The duke soon took Lady Shrewsbury into his home, and, when his wife protested, sent the latter back to her father. The king speedily granted a blanket pardon to everyone involved. Though the duke had secured his reputation as a fighting man, many were scandalized by the affair. Samuel Pepys wrote, "This will make the world think that the King hath good councilors about him, when the Duke of Buckingham, the greatest man about him, is a fellow of no more sobriety than to fight about a whore." A widespread rumor claimed that Lady Shrewsbury attended the duel in the guise of a page, held Buckingham's horse, and afterward bedded him in the shirt stained with her husband's blood. A diabolically delicious tale, but untrue--Lady Shrewsbury was in France at the time.

In 1673, Reresby was appointed High Sheriff of Yorkshire, and later became Member of Parliament for Aldorborough and Governor of Bridlington. In his entry for November 21, 1678, he wrote about a duel in which he very nearly was a participant:

My brother, Sir Henry Gooderick, haveing then a regiment of foot in the army, one of his captains threw up his commission upon some disgust and challenged his collonel [Sir Henry]. He accepted the challenge and came to seek me to be his secound; but not finding me at home he took Sir Thomas Mauliverer, who ran his adversary thorow [through] the body, and Sir Henry wounded and disarmed his. [160]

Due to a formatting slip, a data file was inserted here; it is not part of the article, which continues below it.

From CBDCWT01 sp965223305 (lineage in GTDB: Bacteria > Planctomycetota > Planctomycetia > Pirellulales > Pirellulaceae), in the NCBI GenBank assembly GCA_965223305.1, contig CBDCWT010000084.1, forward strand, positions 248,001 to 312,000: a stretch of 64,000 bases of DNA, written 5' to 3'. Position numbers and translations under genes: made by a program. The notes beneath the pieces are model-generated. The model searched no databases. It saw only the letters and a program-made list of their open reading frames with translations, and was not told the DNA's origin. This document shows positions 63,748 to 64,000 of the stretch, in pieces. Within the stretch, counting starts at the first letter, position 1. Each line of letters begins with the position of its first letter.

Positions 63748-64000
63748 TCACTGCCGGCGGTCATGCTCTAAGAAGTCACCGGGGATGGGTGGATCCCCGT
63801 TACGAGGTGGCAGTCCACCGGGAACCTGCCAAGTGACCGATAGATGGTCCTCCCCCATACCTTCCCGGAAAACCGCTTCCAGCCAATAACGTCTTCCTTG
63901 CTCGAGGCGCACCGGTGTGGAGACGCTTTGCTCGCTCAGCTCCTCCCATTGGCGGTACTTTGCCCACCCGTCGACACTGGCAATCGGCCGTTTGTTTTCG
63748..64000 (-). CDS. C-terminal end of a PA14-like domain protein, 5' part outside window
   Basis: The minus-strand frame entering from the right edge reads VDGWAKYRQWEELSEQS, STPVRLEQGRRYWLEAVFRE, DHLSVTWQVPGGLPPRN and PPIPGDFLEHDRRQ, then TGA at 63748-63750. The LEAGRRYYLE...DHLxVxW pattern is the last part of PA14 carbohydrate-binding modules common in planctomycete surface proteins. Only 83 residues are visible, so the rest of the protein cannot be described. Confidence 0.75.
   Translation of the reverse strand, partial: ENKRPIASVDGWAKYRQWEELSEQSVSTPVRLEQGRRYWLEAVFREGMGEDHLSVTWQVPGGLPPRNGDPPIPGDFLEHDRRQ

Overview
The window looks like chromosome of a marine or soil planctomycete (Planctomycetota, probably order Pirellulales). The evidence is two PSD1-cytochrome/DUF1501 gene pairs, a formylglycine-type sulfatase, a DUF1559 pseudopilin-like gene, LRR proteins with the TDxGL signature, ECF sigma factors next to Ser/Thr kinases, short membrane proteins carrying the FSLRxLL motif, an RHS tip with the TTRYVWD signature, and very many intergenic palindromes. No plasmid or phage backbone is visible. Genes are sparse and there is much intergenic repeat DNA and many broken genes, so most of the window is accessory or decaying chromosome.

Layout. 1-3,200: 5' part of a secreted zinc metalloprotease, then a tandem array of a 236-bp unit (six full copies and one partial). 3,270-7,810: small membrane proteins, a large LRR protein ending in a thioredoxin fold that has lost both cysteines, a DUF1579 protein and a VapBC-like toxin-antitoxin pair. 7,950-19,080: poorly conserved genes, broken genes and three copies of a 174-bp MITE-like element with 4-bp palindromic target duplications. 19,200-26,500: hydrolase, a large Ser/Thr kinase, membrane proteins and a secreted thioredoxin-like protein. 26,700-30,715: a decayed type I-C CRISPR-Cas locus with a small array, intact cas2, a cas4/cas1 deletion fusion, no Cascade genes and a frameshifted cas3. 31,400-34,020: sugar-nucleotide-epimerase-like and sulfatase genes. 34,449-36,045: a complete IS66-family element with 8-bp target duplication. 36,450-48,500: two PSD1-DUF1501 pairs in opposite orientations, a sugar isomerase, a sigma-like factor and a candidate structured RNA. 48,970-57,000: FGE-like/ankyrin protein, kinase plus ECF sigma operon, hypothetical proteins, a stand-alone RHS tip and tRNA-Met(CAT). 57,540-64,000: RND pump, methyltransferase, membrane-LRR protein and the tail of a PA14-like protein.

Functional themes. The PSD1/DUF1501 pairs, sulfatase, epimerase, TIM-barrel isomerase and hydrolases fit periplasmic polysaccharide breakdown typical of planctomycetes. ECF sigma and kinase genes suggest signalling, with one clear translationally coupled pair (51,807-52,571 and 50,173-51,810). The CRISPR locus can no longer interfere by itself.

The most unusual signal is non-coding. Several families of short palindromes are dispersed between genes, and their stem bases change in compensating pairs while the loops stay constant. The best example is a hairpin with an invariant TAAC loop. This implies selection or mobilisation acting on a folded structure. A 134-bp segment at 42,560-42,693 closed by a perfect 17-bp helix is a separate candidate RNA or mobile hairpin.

On another occasion, in January 1679, he played the role of peacemaker:

Being at a play wher I sate near Collenel Macarty, who was shortsighted, a gentleman in drinke quarelled with him, and drawing his sword passed at him before Macarty was ready, or indeed saw it, and had certainly wounded him, had not I putt by the sword with mine that was drawn whilst he recovered himselfe; but they were then parted without harm. Macarty was to fight him the next day, but I tould the King of it, who caused them to be both secured and made friends. [168]

In his role as justice of the peace, Reresby sometimes punished men for street assaults, as he mentioned in his December 10, 1681, entry:

I sent one Mr. St. Johns to the goale for wounding another gentleman whom he drew upon, being drunke in the street. The poor gentleman that was wounded dyed the same day. [240]